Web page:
In the Linlithgow Constituency, on the south bank of the Forth, there stands Hopetoun, one of the very finest Adam houses in Britain. Built by the Hope family, pawnbrokers and subsequently distinguished bankers to the Stuart Scottish Kings, Hopetoun had by 1979 fallen on difficult times. The then Lord Linlithgow had suffered grievously as a prisoner of war for five years and was plagued by consequent illness. His father, the second Marquess of Linlithgow, had been a controversial and subsequently much maligned Viceroy of India. His grandfather had been Governor-General of Canada. Hopetoun and Hopetoun Estate had not been the centre of their attention. There was a crisis.
It was fortunate indeed, therefore, that a man with a passionate zeal for local history should urge the setting up of a Preservation Trust and become its chairman. That man was Basil Skinner. If Hopetoun has returned to its former glories, the Hope family would be the first to say how much is owed to Skinner, and his rescue operation. And as a much-involved local MP and fellow council member with Skinner of the National Trust for Scotland at the time, I know they are right. Skinner was a champion oflocal history in Scotland - erudite and a conveyer of enthusiasm.
Born in Edinburgh, Skinner was sent to school in Cumberland, at Harecroft Hall, which looks towards the screes above Wastwater, where he had the great good fortune of being taught by two remarkable men - Major John Hughes and Tom McClelland - who gave him a grounding in classics and an appreciation of beautiful things which was to be with him throughout his life. He moved on to Edinburgh Academy where he won the much- coveted Aitken Prize in Classics which took him to Edinburgh University. His studies were interrupted by the Second World War and he went to Normandy with the East Riding of Yorkshire Yeomanry, graduating to the Intelligence Corps.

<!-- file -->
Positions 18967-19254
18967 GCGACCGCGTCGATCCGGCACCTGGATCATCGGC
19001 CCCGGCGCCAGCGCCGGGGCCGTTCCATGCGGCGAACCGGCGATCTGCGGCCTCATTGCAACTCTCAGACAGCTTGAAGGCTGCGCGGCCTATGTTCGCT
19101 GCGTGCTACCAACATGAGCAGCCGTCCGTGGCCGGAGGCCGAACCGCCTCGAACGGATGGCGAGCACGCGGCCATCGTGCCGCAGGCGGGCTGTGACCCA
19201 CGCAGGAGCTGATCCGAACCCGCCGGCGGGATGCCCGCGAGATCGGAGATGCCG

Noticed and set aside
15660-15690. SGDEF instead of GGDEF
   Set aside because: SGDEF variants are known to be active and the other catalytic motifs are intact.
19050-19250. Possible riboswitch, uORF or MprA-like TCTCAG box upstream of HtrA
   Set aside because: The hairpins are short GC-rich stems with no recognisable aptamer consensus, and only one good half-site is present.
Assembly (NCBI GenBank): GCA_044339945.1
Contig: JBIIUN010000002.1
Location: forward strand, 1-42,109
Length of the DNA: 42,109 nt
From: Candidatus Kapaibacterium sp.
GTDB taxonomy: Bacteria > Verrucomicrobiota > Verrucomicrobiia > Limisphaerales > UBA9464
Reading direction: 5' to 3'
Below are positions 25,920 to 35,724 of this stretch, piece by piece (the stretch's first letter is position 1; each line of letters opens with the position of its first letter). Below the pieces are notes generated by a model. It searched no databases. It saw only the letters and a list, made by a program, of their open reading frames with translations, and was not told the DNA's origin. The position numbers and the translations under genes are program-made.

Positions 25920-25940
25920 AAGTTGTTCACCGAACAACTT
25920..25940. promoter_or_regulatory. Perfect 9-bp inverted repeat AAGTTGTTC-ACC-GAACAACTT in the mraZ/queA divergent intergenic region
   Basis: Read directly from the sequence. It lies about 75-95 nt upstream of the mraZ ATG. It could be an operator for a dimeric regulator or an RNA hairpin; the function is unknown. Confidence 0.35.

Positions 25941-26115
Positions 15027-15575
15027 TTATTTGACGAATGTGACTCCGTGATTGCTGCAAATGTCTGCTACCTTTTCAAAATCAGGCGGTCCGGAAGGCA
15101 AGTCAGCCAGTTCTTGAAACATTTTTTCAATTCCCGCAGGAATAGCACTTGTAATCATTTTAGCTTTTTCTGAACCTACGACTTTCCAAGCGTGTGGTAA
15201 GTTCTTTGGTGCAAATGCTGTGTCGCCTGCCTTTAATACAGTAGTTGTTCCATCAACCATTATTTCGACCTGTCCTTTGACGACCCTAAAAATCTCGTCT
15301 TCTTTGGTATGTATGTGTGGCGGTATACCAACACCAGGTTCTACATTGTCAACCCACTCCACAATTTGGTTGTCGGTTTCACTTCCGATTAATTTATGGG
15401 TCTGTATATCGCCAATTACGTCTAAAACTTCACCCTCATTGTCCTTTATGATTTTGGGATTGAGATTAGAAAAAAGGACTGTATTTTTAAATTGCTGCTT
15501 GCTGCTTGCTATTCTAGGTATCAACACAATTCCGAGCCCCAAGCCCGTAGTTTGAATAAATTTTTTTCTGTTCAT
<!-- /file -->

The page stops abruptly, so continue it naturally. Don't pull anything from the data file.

Skinner once told me that he approached many of the conundrums of local history in the same way that he was taught to approach problems in the Intelligence Corps. Indeed Skinner's style was rather military. Friends of mine who were part of a research team from Edinburgh University were allocated by Skinner the task of surveying the old turnpike roads around the city and of travelling by horse-drawn coach over the 18th-century route between Howgate and Carlops, the village in the northern most part of Peeblesshire, which nestles in the Pentland Hills. Skinner thought nothing of requiring his students involved as passengers to get out and help push the coach uphill from time to time. Few of those who were studying transport in the 1700s forgot that lesson very quickly.
Graduating with honours in history and winning the Cousin Prize in Fine Art, Skinner was appointed in 1951 librarian at the Glasgow School of Art. Three years later he was made Assistant Keeper of the Scottish National Portrait Gallery at the unprecedented age of 31. Much of the prestige of the gallery can be traced to Skinner's innovative work and energetic imagination.
Skinner's greatest contributions were perhaps the series of spectacularly successful exhibitions. Among the highlights were "Scots in Italy in the 18th Century", in 1963; "Shakespeare in Scottish Art", 1964; and the Sir Walter Scott Bicentenary Exhibition, held in Parliament Hall, Edinburgh, in 1971. Skinner made many contributions to the Edinburgh Festival including "King James the Sixth and First" at the Royal Museum. His book Scots in Italy in the 18th Century (1966) contained much original research in a hitherto untapped field.
But perhaps his most original contribution came in studies such as The Cramond Ironworks (1968) and The Lime Industry in Lothian (1969). Skinner was very unusual in the attention which he made his students pay to the techniques by which buildings and works of art were actually achieved.
As convenor of an Edinburgh University Conference on the future of the Union Canal, Skinner played a prominent role in the campaign against a proposal put forward by the Stirlingshire County Council to fill in a five-mile stretch of the canal. Indeed the increasing number of those who get leisure enjoyment from boating on the canal can thank Skinner for his prescience at a time when the whole atmosphere was in favour of closing canals.
In all his work he was supported enthusiastically by his wife Lydia Mary. Few Scots will have left behind them such a range of grateful students, not least those who studied under Skinner when they were over 50 years of age. Basil Skinner believed passionately that it was never too late to learn and that the avenue to academic study should be kept open for everyone.